Mama had put a lot of work into the Christmas package itself. The box was wrapped beautifully with gold foil paper and a soft velvet burgundy ribbon tied around it. I unwrapped the paper, trying not to tear it too much, and inside the box was layers and layers of tissue paper. Inside the tissue paper was the lady figurine with black hair, wearing a black dress with splashes of red. Her eyes were dramatic and very detailed, and even her fingernails were painted. She was beautiful, but she was not the rabbit fur coat that I so desired. I forced a smile and hugged mama’s neck while saying, “thank you” in a very dry, insincere tone, and went upstairs to my room to cry.
That night, my brother and I unwrapped the remaining gifts under the tree. Each gift made and signed with love. She made each of us a clock with our name on it. I can’t remember the other two gifts of my brother’s, but I remember very clearly the lady wearing the black dress, my clock and my trinket box which remained on my dresser for years.
After mama went home to be with the Lord this past March, we started doing what most people do - we started cleaning house and finding everything we could to make us feel close to mama again. I moved out of the house when I was seventeen, and she left my room exactly the same as I left it. For years, every Christmas I thought about the beautiful lady in black and red, but could never find her. Finally in June, I found my little lady figurine in a box, in one of my dresser drawers, wrapped in layers and layers of tissue paper. She was still just as beautiful as I remembered. The only thing different was my attitude. Like the Grinch Who Stole Christmas, my heart grew three sizes that day. I held her and I studied her in a way I never had before. I looked at her eyes, her fingers … every detail that I know my mama could barely see to make, but somehow made the figurine lifelike. I beheld her with far more appreciation than I did the Christmas of 1980.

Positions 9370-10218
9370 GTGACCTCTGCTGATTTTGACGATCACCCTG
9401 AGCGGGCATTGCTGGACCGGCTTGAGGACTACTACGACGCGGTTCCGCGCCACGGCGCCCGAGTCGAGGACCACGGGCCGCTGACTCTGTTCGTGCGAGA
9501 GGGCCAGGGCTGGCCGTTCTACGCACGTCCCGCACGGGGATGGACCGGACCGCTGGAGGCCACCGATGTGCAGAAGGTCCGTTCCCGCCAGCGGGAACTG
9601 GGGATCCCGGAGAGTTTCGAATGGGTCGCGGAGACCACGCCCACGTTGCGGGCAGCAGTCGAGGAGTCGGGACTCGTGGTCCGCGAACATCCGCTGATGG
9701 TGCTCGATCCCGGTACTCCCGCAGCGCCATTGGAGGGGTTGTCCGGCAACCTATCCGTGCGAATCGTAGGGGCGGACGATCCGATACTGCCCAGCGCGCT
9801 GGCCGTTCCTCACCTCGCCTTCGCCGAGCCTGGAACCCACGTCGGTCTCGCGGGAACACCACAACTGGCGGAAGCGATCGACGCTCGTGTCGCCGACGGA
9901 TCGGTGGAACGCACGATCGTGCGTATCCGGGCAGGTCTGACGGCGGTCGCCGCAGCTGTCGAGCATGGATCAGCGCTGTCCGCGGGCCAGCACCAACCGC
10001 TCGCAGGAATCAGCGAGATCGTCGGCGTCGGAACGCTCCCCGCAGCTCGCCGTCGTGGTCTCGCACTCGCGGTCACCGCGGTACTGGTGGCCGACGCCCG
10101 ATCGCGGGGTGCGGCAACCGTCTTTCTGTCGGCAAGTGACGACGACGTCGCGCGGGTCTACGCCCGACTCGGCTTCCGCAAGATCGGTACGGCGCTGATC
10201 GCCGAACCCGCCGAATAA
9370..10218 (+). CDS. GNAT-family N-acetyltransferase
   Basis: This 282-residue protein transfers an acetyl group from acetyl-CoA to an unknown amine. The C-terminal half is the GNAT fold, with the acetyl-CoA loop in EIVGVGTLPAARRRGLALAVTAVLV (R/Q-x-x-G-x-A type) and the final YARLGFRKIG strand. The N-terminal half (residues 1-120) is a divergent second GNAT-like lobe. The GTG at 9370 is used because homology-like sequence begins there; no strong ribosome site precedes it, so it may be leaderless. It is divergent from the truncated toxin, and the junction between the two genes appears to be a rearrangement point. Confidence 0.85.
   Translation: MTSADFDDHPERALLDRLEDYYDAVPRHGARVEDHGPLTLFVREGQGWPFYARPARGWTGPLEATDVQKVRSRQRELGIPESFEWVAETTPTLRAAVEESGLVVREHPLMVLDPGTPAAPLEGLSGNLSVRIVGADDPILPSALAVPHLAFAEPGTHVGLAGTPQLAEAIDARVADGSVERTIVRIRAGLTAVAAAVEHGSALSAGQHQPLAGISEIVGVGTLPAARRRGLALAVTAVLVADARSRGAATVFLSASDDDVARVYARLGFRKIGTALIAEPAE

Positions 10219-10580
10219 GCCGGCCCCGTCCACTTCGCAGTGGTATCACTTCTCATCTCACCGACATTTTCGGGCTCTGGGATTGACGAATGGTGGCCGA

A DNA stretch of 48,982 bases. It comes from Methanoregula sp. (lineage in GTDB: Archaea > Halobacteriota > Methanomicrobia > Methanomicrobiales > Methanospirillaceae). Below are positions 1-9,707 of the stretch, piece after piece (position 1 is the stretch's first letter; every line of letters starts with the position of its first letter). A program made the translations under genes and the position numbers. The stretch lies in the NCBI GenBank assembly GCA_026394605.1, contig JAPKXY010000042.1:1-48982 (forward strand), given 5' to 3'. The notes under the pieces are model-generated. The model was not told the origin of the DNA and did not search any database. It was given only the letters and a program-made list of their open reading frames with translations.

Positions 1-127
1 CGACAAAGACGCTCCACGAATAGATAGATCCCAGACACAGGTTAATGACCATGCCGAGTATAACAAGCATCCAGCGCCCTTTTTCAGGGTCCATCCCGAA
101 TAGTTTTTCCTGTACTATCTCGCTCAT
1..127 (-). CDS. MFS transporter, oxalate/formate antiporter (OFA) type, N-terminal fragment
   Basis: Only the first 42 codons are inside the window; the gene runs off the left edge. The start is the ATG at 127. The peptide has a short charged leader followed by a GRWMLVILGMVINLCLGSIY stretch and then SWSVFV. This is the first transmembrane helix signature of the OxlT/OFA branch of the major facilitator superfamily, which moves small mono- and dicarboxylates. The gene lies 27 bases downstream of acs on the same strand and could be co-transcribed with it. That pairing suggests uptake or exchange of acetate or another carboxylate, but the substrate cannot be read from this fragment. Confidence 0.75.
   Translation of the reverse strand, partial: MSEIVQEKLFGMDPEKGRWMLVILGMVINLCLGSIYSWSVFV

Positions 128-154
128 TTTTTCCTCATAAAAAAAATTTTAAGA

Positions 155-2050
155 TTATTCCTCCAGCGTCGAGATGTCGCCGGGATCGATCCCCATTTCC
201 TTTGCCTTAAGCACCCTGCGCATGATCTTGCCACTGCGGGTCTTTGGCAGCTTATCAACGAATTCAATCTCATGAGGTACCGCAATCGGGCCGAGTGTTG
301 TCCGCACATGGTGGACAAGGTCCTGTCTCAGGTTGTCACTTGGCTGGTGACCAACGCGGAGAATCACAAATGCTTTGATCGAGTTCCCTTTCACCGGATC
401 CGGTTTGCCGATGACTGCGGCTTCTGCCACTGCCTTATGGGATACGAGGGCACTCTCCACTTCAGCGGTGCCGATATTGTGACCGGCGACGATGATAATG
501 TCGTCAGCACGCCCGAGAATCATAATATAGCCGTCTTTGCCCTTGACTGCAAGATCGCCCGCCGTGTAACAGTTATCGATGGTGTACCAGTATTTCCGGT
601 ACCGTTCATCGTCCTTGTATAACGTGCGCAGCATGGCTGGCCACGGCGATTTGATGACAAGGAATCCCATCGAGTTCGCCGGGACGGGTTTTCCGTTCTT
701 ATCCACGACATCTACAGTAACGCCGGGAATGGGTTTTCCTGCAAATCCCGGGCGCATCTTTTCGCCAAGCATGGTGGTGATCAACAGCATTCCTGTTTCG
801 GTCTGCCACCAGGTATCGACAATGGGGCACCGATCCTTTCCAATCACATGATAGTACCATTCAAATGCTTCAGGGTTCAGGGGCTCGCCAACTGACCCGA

I’ve had many costly gifts in my forty-four Christmases on this earth, but none that changed my attitude as much as that one priceless gift from the heart did when I was fourteen. Sadly, it took thirty years to fully appreciate. Alone in my bedroom this summer, I couldn’t help but cry when seeing her for the first time in years. I felt the love of my mama again through the gift she felt wasn’t good enough for me in 1980, and apologized to me at the time for it “not being much” … Not knowing that in years to come, it would become the most important gift and lesson she could have given me. The attitude of gratitude.
By the way, Christmas 1981, I got a rabbit fur coat, and yes, I did love it, but eventually it went out of style and started to shed. I donated it to the thrift store.
I’ll treasure the beautiful lady in black and red forever, but even more so, the beautiful lady who made her for me will be treasured and appreciated the way she deserved to be appreciated the Christmas of 1980.